Australia backs US against WikiLeaks
Sydney - Australia said on Monday it would support the United States in any legal action against WikiLeaks, as the whistleblower site founded by Australian Julian Assange released thousands of sensitive US cables.
Attorney-General Robert McClelland said WikiLeak's publication of diplomatic US memos could harm the national security interests of the US and its allies, including Australia, as well as "prejudice the safety" of those they discussed.
"Australia will support any law enforcement action that may be taken, the US will be the lead government in that respect, but certainly Australian agencies will assist," McClelland told reporters in Canberra.
Asked whether WikiLeaks' founder Julian Assange was Australia's most wanted man, McClelland said: "The United States authorities are looking at law enforcement actions as the lead country, and we are providing every assistance and could be expected to provide every assistance."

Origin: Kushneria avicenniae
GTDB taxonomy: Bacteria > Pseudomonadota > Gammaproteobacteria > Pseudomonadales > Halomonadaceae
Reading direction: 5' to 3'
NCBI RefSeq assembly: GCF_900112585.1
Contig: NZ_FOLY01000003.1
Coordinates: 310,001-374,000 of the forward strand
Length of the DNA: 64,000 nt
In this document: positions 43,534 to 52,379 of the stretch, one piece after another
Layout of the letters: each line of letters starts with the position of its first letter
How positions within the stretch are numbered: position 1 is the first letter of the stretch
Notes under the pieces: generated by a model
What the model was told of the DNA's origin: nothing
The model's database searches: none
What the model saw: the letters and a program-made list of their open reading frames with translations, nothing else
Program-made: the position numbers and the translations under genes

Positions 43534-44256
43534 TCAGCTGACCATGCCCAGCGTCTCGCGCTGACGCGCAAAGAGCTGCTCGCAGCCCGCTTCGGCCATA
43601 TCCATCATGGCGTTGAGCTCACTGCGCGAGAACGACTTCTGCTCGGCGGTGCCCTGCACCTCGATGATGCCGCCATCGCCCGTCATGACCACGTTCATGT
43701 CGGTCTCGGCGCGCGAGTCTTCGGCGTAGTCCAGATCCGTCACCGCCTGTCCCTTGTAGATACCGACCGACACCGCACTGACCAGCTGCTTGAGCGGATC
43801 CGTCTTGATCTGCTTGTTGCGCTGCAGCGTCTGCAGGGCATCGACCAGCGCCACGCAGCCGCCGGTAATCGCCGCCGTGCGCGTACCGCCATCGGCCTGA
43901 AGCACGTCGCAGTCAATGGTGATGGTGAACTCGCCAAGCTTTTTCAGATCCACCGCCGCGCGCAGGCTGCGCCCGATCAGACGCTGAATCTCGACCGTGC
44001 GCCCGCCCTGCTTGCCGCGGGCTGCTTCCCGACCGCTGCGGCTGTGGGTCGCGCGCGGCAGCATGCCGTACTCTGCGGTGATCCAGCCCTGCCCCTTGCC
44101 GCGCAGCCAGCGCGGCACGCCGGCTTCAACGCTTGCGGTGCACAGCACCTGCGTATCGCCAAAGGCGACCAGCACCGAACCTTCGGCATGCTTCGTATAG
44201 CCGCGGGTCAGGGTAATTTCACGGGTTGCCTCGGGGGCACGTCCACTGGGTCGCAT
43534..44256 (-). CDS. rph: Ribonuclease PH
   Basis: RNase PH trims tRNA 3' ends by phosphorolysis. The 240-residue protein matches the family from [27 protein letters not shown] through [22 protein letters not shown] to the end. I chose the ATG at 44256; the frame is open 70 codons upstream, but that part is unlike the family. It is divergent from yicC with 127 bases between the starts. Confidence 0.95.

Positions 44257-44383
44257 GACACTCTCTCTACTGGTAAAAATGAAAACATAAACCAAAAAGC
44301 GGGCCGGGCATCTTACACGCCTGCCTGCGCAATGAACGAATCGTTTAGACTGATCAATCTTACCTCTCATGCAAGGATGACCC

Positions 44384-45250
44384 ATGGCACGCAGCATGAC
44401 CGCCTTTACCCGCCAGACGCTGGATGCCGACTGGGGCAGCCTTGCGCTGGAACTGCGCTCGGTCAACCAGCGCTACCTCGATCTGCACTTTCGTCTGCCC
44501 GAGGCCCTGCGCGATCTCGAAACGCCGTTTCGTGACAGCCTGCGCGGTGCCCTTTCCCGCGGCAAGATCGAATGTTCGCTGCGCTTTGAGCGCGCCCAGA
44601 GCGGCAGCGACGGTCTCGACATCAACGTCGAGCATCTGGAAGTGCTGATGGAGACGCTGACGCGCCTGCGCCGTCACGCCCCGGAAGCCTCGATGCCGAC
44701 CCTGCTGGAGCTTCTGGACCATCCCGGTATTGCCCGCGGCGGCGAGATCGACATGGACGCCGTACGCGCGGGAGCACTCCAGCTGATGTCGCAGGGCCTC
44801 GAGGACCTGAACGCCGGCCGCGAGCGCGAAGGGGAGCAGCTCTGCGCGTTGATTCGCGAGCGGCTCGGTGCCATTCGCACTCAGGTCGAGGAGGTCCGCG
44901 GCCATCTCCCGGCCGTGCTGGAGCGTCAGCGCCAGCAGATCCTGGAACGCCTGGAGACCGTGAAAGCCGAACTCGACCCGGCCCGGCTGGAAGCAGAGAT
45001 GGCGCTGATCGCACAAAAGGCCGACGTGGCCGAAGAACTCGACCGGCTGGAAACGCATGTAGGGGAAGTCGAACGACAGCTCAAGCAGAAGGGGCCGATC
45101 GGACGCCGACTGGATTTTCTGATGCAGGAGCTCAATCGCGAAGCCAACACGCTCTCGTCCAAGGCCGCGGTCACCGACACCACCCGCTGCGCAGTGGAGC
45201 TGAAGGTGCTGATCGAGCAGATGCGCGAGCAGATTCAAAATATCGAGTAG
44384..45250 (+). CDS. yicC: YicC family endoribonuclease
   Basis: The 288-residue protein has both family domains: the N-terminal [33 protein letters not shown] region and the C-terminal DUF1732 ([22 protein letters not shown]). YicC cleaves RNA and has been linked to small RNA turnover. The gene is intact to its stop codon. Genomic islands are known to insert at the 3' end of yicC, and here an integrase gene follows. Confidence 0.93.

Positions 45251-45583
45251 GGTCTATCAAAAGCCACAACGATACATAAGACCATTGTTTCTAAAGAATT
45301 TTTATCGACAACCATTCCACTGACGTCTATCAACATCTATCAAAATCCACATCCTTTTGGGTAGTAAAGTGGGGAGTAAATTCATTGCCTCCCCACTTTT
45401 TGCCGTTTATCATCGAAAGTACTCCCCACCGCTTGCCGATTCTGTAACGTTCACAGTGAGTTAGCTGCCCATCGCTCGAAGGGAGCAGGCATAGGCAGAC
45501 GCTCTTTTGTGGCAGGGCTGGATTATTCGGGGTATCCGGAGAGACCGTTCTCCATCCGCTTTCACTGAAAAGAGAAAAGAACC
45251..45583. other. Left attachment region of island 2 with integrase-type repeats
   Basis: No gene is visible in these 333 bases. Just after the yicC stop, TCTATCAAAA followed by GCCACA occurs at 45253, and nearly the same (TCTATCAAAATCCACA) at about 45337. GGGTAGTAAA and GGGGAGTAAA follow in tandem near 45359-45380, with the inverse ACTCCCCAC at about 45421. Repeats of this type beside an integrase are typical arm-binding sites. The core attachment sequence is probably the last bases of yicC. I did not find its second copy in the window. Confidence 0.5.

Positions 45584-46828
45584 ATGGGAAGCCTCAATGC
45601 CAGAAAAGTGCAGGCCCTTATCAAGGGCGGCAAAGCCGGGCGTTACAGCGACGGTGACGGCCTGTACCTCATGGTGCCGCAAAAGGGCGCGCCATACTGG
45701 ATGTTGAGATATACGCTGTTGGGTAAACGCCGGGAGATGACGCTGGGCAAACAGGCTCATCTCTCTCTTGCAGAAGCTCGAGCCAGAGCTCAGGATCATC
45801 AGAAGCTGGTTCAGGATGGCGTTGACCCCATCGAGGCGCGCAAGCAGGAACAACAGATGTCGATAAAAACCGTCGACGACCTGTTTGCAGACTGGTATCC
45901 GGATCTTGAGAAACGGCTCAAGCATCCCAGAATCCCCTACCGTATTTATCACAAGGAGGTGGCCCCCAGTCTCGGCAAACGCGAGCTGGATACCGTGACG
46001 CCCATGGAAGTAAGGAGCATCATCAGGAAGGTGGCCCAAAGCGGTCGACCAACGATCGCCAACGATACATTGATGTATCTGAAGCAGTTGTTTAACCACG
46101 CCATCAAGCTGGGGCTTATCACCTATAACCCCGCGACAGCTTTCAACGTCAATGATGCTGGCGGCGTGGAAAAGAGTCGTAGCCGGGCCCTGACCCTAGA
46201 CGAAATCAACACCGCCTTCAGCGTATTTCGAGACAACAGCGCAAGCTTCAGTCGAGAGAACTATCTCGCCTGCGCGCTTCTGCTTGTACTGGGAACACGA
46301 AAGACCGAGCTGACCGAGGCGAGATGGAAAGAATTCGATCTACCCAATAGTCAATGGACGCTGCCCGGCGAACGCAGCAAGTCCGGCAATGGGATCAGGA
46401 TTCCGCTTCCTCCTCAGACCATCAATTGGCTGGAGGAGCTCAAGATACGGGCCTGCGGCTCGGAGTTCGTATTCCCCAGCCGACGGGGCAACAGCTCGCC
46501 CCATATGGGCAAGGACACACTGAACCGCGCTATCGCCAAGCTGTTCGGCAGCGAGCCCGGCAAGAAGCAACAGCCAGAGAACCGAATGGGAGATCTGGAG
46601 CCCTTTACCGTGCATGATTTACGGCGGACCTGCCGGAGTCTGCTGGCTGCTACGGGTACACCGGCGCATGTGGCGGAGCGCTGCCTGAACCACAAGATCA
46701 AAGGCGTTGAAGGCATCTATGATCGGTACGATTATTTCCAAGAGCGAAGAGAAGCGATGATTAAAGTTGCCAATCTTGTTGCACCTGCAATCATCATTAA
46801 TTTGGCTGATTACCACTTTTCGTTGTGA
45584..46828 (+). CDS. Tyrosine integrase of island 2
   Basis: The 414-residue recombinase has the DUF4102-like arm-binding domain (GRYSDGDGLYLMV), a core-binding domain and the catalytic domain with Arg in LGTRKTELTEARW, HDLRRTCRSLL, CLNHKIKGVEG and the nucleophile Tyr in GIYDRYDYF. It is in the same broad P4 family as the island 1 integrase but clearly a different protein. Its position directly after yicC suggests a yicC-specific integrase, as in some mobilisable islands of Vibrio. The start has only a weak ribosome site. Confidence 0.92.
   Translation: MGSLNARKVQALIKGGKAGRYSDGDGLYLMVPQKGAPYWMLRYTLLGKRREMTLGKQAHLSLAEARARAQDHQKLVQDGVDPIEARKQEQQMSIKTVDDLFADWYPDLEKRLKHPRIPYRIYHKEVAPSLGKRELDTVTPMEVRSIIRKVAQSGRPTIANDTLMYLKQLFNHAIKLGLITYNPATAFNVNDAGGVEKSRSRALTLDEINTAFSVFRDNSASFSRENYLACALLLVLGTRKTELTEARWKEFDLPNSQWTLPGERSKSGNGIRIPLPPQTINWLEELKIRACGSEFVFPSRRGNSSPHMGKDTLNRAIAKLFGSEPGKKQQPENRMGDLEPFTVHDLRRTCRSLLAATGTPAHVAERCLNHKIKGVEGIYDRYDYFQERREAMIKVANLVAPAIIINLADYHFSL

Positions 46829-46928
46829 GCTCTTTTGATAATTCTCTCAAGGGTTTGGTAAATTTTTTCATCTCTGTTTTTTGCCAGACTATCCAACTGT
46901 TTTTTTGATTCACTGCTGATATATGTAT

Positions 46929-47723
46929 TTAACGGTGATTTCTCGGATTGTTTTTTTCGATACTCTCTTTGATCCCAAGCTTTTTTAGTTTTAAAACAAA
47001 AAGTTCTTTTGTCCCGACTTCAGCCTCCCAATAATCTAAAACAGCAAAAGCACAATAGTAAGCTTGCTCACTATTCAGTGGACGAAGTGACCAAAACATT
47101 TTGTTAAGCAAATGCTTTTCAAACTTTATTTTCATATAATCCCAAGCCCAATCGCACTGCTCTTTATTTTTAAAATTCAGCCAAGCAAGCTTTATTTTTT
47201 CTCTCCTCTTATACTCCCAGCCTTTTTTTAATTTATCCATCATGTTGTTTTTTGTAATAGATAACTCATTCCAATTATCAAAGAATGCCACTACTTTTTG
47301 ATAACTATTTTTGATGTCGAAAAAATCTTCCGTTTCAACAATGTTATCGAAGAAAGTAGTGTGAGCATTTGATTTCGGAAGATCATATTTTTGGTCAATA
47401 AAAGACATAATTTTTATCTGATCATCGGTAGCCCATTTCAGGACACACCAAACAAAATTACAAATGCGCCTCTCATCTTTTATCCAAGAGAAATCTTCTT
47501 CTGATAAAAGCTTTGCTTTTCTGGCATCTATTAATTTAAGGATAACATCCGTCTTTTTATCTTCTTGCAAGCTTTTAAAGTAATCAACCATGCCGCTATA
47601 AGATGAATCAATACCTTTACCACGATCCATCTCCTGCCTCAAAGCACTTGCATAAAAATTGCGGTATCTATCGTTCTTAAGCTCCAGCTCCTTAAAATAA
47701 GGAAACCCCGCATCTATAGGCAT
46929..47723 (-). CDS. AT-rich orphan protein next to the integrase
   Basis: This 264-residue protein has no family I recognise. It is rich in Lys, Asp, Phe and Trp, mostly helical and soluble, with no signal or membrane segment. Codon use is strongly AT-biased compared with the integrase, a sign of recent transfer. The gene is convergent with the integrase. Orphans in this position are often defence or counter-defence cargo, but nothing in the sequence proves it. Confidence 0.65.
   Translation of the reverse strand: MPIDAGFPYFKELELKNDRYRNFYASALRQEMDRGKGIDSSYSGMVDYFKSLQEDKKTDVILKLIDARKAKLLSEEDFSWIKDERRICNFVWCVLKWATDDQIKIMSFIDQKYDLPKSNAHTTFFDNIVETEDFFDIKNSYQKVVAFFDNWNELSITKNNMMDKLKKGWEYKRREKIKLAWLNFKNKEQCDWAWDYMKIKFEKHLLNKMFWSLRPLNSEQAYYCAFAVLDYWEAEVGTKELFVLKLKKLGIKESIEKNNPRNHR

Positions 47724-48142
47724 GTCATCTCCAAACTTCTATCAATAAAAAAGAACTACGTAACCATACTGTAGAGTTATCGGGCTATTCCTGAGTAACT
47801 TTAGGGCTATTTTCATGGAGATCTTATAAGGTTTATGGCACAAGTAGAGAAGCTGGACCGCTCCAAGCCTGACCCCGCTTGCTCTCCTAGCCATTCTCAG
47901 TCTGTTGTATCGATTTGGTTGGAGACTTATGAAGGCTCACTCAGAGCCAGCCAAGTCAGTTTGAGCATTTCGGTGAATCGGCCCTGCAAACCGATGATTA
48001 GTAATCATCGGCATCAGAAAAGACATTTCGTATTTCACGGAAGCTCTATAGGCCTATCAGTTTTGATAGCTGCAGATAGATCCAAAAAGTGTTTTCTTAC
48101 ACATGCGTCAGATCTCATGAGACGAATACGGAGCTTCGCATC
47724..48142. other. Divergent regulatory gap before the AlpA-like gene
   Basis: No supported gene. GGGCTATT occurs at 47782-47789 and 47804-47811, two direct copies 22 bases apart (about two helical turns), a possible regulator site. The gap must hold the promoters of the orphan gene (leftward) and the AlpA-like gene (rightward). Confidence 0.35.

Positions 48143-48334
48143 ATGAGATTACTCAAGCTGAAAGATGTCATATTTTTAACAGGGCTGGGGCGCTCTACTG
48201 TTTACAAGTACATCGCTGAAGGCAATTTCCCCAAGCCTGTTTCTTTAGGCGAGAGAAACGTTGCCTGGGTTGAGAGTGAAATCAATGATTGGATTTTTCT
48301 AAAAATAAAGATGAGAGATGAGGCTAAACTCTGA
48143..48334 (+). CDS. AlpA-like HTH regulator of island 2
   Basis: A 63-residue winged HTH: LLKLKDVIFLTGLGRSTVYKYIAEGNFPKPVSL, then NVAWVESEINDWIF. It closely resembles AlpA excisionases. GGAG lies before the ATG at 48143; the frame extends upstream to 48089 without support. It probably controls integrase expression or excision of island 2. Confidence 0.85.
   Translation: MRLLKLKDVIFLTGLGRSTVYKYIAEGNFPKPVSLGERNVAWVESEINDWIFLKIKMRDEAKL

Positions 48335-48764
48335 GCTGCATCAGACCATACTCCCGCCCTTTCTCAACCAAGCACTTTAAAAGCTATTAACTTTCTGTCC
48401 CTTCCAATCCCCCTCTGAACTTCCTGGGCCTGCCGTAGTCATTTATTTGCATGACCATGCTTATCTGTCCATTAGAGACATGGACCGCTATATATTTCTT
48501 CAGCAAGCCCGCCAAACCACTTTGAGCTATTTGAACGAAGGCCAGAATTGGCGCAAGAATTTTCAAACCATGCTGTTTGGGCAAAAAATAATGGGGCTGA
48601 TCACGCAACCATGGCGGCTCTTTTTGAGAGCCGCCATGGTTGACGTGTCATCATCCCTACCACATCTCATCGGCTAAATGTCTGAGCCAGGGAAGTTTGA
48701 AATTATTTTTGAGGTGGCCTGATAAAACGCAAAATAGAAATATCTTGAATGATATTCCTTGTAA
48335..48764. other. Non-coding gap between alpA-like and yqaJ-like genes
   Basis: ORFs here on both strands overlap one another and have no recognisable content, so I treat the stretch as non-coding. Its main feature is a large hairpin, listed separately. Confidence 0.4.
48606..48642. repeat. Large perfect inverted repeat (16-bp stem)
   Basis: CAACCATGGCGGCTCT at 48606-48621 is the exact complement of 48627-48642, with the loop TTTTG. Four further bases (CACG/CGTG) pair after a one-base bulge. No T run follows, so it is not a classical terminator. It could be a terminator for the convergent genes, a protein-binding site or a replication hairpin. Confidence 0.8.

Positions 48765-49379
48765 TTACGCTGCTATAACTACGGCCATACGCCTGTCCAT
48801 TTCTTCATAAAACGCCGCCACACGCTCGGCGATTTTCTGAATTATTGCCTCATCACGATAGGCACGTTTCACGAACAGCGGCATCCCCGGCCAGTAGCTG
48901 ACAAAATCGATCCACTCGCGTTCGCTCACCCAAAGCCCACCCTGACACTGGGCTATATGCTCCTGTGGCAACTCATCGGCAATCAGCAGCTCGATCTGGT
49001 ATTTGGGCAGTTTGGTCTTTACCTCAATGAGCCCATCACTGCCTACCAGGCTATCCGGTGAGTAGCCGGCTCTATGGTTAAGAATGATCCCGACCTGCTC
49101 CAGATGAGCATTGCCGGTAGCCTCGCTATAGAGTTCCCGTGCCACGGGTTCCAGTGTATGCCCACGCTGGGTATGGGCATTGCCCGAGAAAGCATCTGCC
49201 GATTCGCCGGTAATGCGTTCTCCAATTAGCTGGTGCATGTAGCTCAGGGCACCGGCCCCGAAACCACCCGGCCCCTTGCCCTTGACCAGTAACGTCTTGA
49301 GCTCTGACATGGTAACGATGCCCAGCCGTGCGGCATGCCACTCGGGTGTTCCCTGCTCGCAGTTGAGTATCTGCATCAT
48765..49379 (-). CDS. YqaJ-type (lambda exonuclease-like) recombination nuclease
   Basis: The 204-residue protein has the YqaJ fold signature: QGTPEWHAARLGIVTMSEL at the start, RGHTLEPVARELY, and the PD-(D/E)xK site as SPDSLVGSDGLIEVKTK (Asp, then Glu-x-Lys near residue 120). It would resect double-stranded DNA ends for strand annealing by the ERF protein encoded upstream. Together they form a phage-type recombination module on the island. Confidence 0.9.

McClelland said he received no request to cancel the passport of Assange, who has said that more than a quarter of a million diplomatic cables relating to "every major issue" in the world will be released in the latest data dump.
Criminal law 'breach'
But the attorney-general said he had asked Australian Federal Police to investigate whether the publication of the documents - one of which describes Australia as a "rock solid" but unimposing ally - broke any local laws.
"From Australia's point of view we think there are potentially a number of criminal laws that could have been breached by ... the release of this information," McClelland said.
"The Australian Federal Police are looking at that, clearly I don't want to pre-empt the outcome of that advice."
McClelland said the latest WikiLeaks release, which follows that of tens of thousands of US military files relating to the wars in Afghanistan and Iraq, would also be examined by a government taskforce.
The diplomatic cables will include hundreds sent by US officials in Australia, but their full content is as yet unknown.